The Belgian Grand Prix at Spa is held in a rural environment, where the farmers are struggling, as are many farmers across Europe. One particular gripe at the moment is the price of milk. This follows a European Union decision, implemented in April, to end milk quotas, coupled with a fall on demand for milk as a result of the Russians embargoing EU dairy products, in response to the trade embargoes that followed its interventions in Ukraine last year. Farmers say that the current milk prices do not cover the costs of production and that they are all going bankrupt as a result. In Belgium the more militant milkers have been taking action, notably by blocking the entrance to Liege airport to try to draw attention to this problems. The arrival of the F1 circus was going to provide them with the opportunity to use the race to get media coverage and plans were drawn up to park tractors across the access roads and blockade the Spa race track on Saturday morning. The police in some European countries do not behave as one might expect. Rather than removing those who disrupt public order, they stand by and watch which, being an Englishman, I find utterly indefensible, as they are simply not doing their jobs.
So, there was no suggestion that the police would help F1 and so it was left to Bernie Ecclestone to head off the cowboys at the pass and he had a meeting with the local farmers’ union and invited them to bring a cow or two along to the F1 Village, saying that he would provide them with media coverage that would not produce negative stories by messing up the race meeting. It was a win-win suggestion for all concerned – a great example of how F1 deals with problems that pop up that others allow to get in the way of their business.
The Internet is a great thing, an astonishing tool for the human race, but there are inevitably downsides because while the Web gives a voice to many who deserve that chance, some of these voices do not warrant any exposure. The Internet is filled with frauds and snake-oil salesmen, all pretending to be things that they are not. How can we know what is real and what is not when F1 insider columns are written by people who have never been inside an F1 paddock? How do we know who to trust when anyone can hide behind a pseudonym and a false e-mail address? Very often I find that perfectly normal people have doppelgängers when it comes to the Internet and they behave with astonishing rudeness when their identities are protected. They seem to believe that they are experts because they have watched a race on TV or read someone else’s opinions on the Internet. Often the arrogance is astonishing.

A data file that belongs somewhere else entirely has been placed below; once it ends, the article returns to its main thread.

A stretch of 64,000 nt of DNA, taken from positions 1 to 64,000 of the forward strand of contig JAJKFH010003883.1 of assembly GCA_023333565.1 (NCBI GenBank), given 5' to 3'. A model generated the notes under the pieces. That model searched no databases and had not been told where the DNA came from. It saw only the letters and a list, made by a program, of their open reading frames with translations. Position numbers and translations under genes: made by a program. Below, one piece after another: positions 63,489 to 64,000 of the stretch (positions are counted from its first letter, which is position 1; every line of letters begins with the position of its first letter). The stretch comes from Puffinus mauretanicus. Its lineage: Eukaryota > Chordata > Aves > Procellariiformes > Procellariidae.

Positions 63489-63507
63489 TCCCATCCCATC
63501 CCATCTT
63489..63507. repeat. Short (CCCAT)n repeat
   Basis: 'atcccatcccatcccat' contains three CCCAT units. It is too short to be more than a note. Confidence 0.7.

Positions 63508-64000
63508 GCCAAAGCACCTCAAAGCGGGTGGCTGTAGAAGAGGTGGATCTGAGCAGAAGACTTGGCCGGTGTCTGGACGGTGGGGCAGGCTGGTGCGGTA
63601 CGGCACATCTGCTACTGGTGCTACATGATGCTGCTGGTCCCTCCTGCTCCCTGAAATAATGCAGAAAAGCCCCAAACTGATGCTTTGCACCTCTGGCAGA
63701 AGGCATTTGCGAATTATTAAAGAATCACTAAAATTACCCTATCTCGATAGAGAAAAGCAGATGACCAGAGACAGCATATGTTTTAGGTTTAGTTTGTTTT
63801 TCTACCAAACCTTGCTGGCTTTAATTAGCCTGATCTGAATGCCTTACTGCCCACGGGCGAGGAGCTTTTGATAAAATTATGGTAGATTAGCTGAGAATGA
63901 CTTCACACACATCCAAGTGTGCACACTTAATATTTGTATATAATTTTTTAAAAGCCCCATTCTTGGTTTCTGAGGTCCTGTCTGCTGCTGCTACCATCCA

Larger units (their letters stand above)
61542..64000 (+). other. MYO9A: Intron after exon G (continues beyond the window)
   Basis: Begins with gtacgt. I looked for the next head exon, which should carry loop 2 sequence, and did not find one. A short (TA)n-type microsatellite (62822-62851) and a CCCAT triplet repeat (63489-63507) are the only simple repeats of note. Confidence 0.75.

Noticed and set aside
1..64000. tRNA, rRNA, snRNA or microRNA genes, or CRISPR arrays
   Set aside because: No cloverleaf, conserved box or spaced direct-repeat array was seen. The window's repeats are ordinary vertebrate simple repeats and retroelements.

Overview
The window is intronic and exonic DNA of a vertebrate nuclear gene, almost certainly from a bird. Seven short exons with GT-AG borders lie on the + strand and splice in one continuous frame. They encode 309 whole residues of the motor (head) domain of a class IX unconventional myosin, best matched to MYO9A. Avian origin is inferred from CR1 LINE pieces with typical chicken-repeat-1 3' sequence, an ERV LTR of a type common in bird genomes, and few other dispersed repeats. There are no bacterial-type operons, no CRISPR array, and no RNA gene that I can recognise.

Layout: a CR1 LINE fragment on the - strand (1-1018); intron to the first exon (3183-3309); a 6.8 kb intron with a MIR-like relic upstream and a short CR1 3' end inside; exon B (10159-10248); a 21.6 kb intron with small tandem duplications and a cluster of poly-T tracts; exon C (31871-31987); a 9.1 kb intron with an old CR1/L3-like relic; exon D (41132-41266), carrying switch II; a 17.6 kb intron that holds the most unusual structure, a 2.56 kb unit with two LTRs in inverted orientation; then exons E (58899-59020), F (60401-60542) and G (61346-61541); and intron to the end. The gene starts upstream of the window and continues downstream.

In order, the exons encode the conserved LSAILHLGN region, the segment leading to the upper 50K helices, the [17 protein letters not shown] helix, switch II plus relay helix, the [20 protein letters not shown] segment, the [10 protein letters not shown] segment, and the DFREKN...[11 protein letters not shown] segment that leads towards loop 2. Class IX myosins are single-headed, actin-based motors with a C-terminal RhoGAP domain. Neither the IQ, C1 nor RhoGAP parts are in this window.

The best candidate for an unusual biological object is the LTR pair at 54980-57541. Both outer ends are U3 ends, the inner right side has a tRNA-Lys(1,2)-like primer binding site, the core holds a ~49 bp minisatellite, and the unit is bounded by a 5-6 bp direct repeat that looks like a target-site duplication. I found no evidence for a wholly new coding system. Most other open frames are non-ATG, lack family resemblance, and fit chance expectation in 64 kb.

I admit that sometimes my replies may appear to be brusque, but when one considers the number of comments I am dealing with each day, it is inevitable that there is not sufficient time to write a sonnet to each and every commenter. Others feel that it is nasty of me to disagree with their opinions and accuse me of arrogance if I challenge their views. Yesterday, as I was reading through all the comments that had collected, I felt a very profound weariness at the gracelessness and the ingratitude of so many of these people. Normally, I do not let such things affect me, but perhaps it was the lack of sleep of a Grand Prix weekend, perhaps it was the sense of deflation of getting back to the coalface after a great holiday. It may even have been a reaction to the mess that the sport has got itself into and I am sure part of it was because of what happened to Justin Wilson, one of the good guys, but I found myself completely demotivated and just about ready to turn off the blog comments. Comments do not come as some divine right for a blog reader, but rather as a gift and I marvel at how and why some people think that this gives them the right to be so thoroughly offensive.
I write this blog and allow comments because I want to amuse and inform F1 fans. I want to share my passion for the sport with them and to attract more people to join the throng. There are many people in Formula 1 who think I am crazy to try to engage with the fans, when it takes so much time and I get nothing from it. Sometimes I think they are right and ponder switching off the comments and leading a less stressful life. But I keep coming back because I believe that we – as an industry – should engage with the fans, and that one should always lead by example.
However, there are blog rules, although no-one seems to pay much attention to them. So, here they are again, as a reminder. Please abide by them because my patience (which is legendary in F1 circles) is frayed and I am currently trigger-happy when it comes to banning anyone who steps over the line.
Joe Saward’s Grand Prix Blog is not a traditional news source. The aim is to amuse and inform about the complex world of Formula 1 motor racing. Some do not understand what the word “blog” means. It is not a traditional new source, but rather a personal website in which I record my opinions about the world of F1, or anything else I care to include. I am happy to allow people to air their opinions in comments, as long as this is done in a respectful fashion. You must remember that it is not a right. You are, in effect, a guest in my house so being abusive and rude about me or others is not acceptable and such comments will be deleted and the author stopped from making further comments. A good rule of thumb when writing a comment is to question whether you would say such a thing to someone’s face…